A university is a place destined for learning, not only about subjects related to one’s major, but also about day-to-day worldly issues, communication, teamwork, problem solving, and much more. We are dedicated to making Texas Tech University-Costa Rica (TTU-CR) a campus where students from all around the world, feel safe enough to share their knowledge and experiences. This is how we can thrive as an academic institution and how students can become the professionals and individuals they aspire to be.
Because of this, last week, TTU-CR celebrated DIVERSITY WEEK for the first time. Texas Tech University in Lubbock, hosted DIVERSITY WEEK for the fourth time earlier in the month. This weeklong event allows students, faculty and sta to celebrate their backgrounds and appreciate the importance and value of individuality. We want our students to be open to change and embrace differences, promote a healthy society and help their peers communicate with people from different backgrounds. This will not only help them with their personal growth, but it will also strengthen their communities and facilitate their professional growth.
Initiating a conversation about diversity is a way for us to broaden our knowledge about tolerance, acceptance and respect. Listening to other people’s experiences and looking at their struggles from a different point of view, encourages us to develop a more accepting perspective of the differences among us.
TTU-CR believes in the importance of diversity, and that is why we have established our first student organization called the Diversity and Inclusion Raiders Association (DIRA). Our founding members are Virginia Portilla, Daniel Pacheco, Saira Williams, José Domingo Boschini, and David Arciniegas, all gender inclusion advocates, majoring in different branches of STEM.
DIVERSITY WEEK started with a celebration of culture. We decorated our campus with flags, pictures and artifacts representing the cultures on our campus. We also participated in an interactive activity during which students used movement, paint and drawings to demonstrate their personal expressions.
Virginia Portilla, 22, a first-year mathematics major, says one of the first things she planned to do when she started college was to become part of a student organization.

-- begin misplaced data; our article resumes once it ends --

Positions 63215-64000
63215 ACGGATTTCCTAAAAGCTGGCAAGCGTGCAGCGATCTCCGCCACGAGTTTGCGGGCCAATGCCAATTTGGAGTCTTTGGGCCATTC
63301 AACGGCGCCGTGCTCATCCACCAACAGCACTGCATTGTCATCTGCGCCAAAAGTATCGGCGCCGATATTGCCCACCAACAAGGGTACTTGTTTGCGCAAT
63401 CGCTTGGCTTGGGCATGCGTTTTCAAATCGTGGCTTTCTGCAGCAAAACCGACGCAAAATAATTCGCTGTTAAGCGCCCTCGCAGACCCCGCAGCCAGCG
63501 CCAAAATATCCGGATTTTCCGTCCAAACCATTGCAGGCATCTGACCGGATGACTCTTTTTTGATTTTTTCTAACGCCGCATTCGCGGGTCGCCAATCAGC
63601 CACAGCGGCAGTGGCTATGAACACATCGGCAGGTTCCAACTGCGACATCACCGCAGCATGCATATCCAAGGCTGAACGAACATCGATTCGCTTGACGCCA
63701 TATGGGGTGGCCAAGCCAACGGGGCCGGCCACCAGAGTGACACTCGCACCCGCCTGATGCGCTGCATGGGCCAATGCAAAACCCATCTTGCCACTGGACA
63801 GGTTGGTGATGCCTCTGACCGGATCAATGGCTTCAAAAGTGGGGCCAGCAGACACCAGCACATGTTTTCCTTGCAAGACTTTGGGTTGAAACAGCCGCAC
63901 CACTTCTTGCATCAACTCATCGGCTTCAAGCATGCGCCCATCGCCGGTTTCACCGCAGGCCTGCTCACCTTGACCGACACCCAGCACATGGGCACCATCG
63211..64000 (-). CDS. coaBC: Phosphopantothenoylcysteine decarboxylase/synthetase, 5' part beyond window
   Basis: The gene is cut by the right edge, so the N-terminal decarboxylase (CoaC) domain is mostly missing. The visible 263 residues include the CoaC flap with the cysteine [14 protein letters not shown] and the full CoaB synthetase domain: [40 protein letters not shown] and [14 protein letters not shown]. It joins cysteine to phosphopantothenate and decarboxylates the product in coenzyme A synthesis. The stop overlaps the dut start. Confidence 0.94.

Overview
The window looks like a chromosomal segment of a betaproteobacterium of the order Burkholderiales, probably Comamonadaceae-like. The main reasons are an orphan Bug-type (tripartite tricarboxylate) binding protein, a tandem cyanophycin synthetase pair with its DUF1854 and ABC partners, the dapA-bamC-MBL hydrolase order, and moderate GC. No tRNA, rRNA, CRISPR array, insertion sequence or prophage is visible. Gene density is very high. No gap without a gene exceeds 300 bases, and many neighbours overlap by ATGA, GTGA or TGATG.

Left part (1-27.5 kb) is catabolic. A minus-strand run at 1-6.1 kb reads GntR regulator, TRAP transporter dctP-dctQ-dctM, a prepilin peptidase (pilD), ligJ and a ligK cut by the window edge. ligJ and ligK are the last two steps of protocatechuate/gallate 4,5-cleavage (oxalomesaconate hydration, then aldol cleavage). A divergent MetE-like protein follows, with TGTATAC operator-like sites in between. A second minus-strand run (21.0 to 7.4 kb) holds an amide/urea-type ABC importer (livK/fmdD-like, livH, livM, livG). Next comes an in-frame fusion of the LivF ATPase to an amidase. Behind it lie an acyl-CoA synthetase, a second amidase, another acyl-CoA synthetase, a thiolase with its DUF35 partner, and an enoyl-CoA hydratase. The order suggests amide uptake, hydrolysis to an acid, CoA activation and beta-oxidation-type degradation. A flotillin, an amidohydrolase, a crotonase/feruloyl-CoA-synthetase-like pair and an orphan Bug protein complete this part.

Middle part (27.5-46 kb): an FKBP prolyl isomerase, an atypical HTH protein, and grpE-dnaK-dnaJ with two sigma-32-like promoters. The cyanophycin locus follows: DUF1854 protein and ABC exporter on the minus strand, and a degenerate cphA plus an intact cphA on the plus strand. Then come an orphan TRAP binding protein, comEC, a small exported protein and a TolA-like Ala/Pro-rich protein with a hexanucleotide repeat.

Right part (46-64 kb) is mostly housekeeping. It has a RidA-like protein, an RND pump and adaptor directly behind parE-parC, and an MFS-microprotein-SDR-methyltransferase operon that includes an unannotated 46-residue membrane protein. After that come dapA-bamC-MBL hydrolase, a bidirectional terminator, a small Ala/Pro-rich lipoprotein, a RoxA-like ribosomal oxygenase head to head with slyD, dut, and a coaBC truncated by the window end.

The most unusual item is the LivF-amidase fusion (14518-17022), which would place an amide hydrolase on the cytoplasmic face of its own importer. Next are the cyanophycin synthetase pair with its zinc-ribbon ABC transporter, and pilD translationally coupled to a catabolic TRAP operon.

“I had seen in movies and TV shows that universities in the U.S. had student organizations, so when I first came here and they told us that we should think about forming a group, my first thought was to create one about diversity.”
As a university, we are proud to have a student organization that supports both cultural and gender diversity.
Not only does it inspire equality of thinking, it also establishes the idea of acceptance as a core value of this institution.
“Diversity for me means being inclusive and not discriminating,” said Saira Williams, 19. “It’s important because every time we learn about diversity, we begin to understand and respect different cultures, and we even look at these from a different perspective.”
To show our students and community how committed we are to reinforcing cultural and gender diversity, we celebrated Pride Day in the most colorful way possible. We surprised our students with multicolored decorations and countless balloons, and as an after-class activity, we hosted a Movie Night where students watched a documentary called Gaycation and took part in an interesting discussion with guest speaker and trans-activist, Victoria Rovira.
We celebrated the last day of DIVERSITY WEEK with a tremendous feast. As part of our cultural diversity project, students brought food from their native countries. We tasted dishes from 10 countries, including Mexico, the Netherlands, Guatemala, Colombia, Israel and Peru. Students decorated their stands and showed off their national delights; some even got creative and built their own stands and performed national dances.
As the university continues to grow and more students begin to fill our hallways, we would love to see more of you join DIRA, but also to have the initiative to create an organization of your own. In the coming months, DIRA plans to introduce the Allies Program, one that is already in action on the Lubbock campus.
This program aims to educate on LGBTQI issues as well as to provide support to students, faculty, and sta on related matters.
Students would also like to bring speakers to the University to talk about the usage of correct LGBTQI terminology. Some members feel that more common than not, people are unaware of their habit of using discriminatory language, therefore it’s important to educate our community on adequate words and phrases.
“A lot of the time, LGBTQI people feel no one has their back. They often feel lonely,” Portilla said. “With the Allies Program, we want them to know that if something happens, if they ever feel discriminated against, they can come to us for support.”
If you are an advocate of diversity of thinking, inclusion, and gender equality, Texas Tech-Costa Rica is a match for you. Come visit us and learn more about our upcoming events. We welcome you to become a diverse Raider!